As John set up the ropes and carabiners for our first descent the other ladies and I talked and took pictures, we also put on our harnesses and helmets. The other group ahead of us were in the process of descending.
With ropes and safety equipment set up in the anchors John checked our harnesses, borrowed my rappelling equipment from my harness and showed us how to hook up, detach and control our speed. The reminder was good to have, and seeing that I had actually rappelled before the ladies were quick to offer me up as sacrifice and go down first. I would have volunteered.
John tossed a safety line to me which I hooked up before getting close to the edge then proceeded to join him at the anchor. He hooked up my rope and the safety line and I was good to go. The scariest part of rappelling is backing over the initial edge, right up until the harness feels secure.
While I hadn’t rappelled a very long time ago it all seemed very familiar and the correct form and actions came back quickly. My only mistake was in trying to fight gravity and guide/walk myself away from the natural direction I was supposed to go. I reached the first level after about 100 ft and got my feet wet in a foot of water…thank you rains from yesterday!!! I was regretting not wearing my hiking pants and wool hiking socks, but you live and learn. I crossed the pool and backed down over the next cliff into the dark abyss for another 40 feet. I managed to avoid the water at the bottom, unhooked the safety rope and sent it back up then unhooked my rappelling carabiner and stepped into the canyon to watch the others.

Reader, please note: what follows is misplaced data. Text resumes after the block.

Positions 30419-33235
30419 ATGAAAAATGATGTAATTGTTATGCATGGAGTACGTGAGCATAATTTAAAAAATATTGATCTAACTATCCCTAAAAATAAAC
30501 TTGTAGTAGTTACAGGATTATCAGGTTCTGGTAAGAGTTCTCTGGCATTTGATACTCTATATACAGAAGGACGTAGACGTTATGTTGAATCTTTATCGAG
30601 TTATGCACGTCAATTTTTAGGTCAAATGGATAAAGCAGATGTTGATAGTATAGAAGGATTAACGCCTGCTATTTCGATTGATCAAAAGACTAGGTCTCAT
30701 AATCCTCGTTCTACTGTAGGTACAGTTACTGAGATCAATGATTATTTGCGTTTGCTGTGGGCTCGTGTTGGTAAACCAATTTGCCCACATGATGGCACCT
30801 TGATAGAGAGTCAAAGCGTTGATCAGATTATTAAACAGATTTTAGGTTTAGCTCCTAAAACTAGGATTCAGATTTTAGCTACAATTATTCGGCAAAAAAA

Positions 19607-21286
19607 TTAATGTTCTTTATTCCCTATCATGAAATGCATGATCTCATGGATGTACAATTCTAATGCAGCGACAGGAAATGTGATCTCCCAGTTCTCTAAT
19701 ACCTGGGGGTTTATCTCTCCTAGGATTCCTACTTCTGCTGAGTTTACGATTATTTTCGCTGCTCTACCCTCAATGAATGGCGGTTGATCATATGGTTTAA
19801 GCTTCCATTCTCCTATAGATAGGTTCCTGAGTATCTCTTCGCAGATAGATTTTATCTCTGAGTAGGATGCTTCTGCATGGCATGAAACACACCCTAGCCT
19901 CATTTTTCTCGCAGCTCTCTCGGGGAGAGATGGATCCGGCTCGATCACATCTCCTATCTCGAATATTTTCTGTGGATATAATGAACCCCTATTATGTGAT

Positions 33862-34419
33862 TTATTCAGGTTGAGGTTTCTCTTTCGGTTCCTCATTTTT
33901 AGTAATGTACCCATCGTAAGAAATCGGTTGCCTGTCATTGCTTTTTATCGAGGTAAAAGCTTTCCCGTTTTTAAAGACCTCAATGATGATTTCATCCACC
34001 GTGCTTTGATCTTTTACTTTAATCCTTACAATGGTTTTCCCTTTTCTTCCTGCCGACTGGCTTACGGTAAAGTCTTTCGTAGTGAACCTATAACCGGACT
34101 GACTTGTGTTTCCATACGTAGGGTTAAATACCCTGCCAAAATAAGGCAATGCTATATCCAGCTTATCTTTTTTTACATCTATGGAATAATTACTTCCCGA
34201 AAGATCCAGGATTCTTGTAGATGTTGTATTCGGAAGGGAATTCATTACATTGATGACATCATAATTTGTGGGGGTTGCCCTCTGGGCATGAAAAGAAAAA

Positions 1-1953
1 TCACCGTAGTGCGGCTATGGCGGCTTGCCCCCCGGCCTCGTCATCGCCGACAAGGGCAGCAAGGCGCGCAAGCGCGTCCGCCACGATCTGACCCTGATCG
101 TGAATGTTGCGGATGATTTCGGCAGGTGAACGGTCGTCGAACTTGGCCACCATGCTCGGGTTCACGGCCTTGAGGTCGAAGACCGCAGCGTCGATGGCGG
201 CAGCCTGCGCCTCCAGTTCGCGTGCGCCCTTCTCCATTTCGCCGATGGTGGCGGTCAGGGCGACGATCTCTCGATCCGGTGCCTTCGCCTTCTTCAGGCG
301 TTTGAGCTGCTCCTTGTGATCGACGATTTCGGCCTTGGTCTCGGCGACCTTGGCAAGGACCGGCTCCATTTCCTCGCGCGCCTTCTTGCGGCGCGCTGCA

Sandy was the next to come down and I watched from the bottom. It was fun to watch others rappel and I yelled encouragement and tried to help improve her passage down with a little guidance regarding legs being out in front and not underneath (a hard habit to break as you want to reach for footing). She arrived at the bottom and I helped her unhook. Bev and Sandy made it down slowly but safely, both of them with the same trouble in keeping their feet in front of them and bracing against the rock. John was the last to come down, for obvious reasons, and it takes the guide a while as they have to reconfigure ropes to make sure they get both ropes down and don’t leave anything behind. Somehow John managed to keep his feet dry…it was either magic or some kind of aerial acrobatic rappelling we weren’t privy to!
A short hike out of the slot canyon took us 100 yards to the second and final rappel. This one was located at Morning Glory Bridge at the end of Negro Bill Canyon. Sandy went first on this one as I asked her to video me coming down (the bane of being a lone traveler and adventurer). I went second.